Richard Lee Shuck

Army of the United States
08 August 1947 - 24 February 1969
Seat Pleasant, Maryland
Panel 31W Line 040

Combat Infantry

Bronze Star, Purple Heart, National Defense, Vietnam Service, Vietnam Campaign

The database page for Richard Lee Shuck

23 Dec 2001

"To live in the hearts we leave behind,
is never to have died."
(Thomas Campbell, circa 1888)

Rodger Leffler
Delta 1/35 Inf 1968

21 Mar 2007

Ricky attended Central Senior High School in Seat Pleasant, Maryland and was a real "Heart Throb" to many young girls. Each 10 years as we have a High School Reunion we remember the two guys, Eric Gold and Frank Metzker, who were in our class and never got to attend a reunion because they gave their lives for freedom. Ricky was a year before us, but is remembered in our moment of prayer and gratitude for all they gave. We also honor the ones who serve and are home with us today to enjoy the reunions. Our prayers to Ricky's family and friends. His is and will be remembered.

From a school friend,
Debbie (Burkhalter) Gibson
Waldorf, Maryland

From The Virtual Wall:
Sergeant Eric Gold served with Echo Company (LRRP), 20th Infantry; he died of wounds on 05 Jan 1969.
Private Frank Metzker, Kilo Company 3/27 Marines, was killed in action on 17 May 1968 during Operation Allen Brook.

A Note from The Virtual Wall

Sergeant Shuck completed Fort Benning's Harmony Church Infantry NCO Course in Class 17-68, graduating on 09 April 1968 and arriving in Vietnam on 08 Aug 1968. He is buried in Site 23120-F, Section 17, Arlington National Cemetery, near the back wall which joins Arlington with Fort Myers.

Sergeant Richard Shuck is remembered by his fellow soldiers of the

35th Infantry - the Cacti Regiment

The photo is courtesy of the 35th Infantry Association, as is the following remembrance by his niece:


Richard Lee Shuck was a Sergeant in the US Army, drafted to Vietnam at the age of twenty. The first child of Paul and Mary Dot Shuck, he was born and raised in Maryland, leaving his loving home in Seat Pleasant to serve his country in the far reaches of South Vietnam.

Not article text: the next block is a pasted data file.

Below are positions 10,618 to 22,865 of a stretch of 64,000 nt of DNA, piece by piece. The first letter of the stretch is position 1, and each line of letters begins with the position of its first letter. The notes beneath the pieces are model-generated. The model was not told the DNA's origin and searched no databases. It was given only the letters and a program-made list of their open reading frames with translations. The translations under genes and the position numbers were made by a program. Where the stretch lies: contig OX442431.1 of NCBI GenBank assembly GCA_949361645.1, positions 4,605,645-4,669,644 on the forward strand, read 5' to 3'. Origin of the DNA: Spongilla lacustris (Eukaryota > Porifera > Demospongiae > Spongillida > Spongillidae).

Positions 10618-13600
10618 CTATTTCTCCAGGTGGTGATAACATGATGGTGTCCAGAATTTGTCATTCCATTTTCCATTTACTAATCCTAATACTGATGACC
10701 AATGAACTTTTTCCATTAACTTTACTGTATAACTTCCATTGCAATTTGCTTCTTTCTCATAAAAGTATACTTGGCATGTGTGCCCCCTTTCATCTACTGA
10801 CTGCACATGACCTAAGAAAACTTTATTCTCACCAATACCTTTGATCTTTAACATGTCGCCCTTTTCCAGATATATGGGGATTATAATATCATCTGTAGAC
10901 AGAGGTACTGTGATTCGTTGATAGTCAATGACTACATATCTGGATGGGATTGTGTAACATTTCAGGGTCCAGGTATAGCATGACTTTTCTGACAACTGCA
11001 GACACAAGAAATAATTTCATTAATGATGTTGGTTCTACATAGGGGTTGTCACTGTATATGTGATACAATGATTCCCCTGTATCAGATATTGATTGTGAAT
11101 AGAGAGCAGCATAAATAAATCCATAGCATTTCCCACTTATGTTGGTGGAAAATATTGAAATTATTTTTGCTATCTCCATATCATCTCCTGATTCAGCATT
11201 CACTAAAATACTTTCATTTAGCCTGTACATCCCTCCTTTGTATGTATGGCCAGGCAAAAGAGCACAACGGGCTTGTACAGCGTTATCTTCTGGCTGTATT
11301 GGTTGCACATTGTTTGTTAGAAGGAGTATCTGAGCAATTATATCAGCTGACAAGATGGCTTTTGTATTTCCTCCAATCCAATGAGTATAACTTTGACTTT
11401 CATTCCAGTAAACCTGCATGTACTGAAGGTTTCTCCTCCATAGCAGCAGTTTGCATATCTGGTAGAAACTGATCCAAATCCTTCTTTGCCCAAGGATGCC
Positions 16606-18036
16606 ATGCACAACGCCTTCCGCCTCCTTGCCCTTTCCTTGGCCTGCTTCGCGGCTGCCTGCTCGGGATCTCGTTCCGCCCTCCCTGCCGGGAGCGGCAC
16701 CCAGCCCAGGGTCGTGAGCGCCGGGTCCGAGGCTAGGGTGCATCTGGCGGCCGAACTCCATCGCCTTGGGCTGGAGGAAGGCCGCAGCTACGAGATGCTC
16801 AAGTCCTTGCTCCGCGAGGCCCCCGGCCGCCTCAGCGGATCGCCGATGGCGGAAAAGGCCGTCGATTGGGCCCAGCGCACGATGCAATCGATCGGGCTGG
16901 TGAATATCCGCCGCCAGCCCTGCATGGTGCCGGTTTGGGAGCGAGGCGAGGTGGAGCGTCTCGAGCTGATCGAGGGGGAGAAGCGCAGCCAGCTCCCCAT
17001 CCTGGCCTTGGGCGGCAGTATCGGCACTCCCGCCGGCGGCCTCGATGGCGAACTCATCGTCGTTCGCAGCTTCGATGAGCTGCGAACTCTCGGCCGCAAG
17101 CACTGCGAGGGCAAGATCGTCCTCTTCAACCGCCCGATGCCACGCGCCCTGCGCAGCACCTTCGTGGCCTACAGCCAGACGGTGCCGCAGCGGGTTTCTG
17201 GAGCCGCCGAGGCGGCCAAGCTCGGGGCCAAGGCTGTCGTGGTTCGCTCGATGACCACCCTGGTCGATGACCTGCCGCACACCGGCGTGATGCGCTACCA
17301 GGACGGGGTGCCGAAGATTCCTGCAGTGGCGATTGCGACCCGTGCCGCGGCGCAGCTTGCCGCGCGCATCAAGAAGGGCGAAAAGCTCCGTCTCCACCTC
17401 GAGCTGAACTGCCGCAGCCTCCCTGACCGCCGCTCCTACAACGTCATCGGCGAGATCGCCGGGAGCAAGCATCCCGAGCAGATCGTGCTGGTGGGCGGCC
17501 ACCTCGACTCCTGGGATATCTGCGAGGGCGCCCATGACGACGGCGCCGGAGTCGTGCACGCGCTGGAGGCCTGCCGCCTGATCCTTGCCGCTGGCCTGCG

Ricky was above all else, a good man and a wonderful son. At twenty-one, he had barely embarked on life, but had already made an eternal impact on the people close to him. Known for his selfless, hardworking character and loving heart, he was treasured by his parents and younger siblings for all too brief a time. His giving nature was exemplified both in his life and death, as he gave his entire life for his country and the hope of saving many others.

A life that is characterized by love is the hardest to lose, and Richard Shuck remains defined by his life, not his death, in the hearts of all who knew him.

For our family, Ricky is icon of love and loss, for we feel eternally cheated to have lost him, but incredibly privileged to have ever had him at all.

And for the generation of family that follows, that of myself and my sister and my cousins, it's as if we were born with pain already in our hearts for a man who lived and died before our time. A legacy of love exists for our Uncle Ricky that is not contingent on our having ever met him. It will stay with us and continue to live on, traveling within the circle of love that is family, that cannot be severed, that does not end with death.

We all remain forever proud of the man whose name now lives on -

A silent expanse of jet black marble
with thousands of names
carved in gold.
A tombstone
for an army of children
who died
doing what they were told.
- Terri E Wilson, The Wall -

Written by Jaime Windon, for the uncle she never knew, but already loved.

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With all respect
Jim Schueckler, former CW2, US Army
Ken Davis, Commander, United States Navy (Ret)
Memorial first published on 23 Dec 2001
Last updated 08/10/2009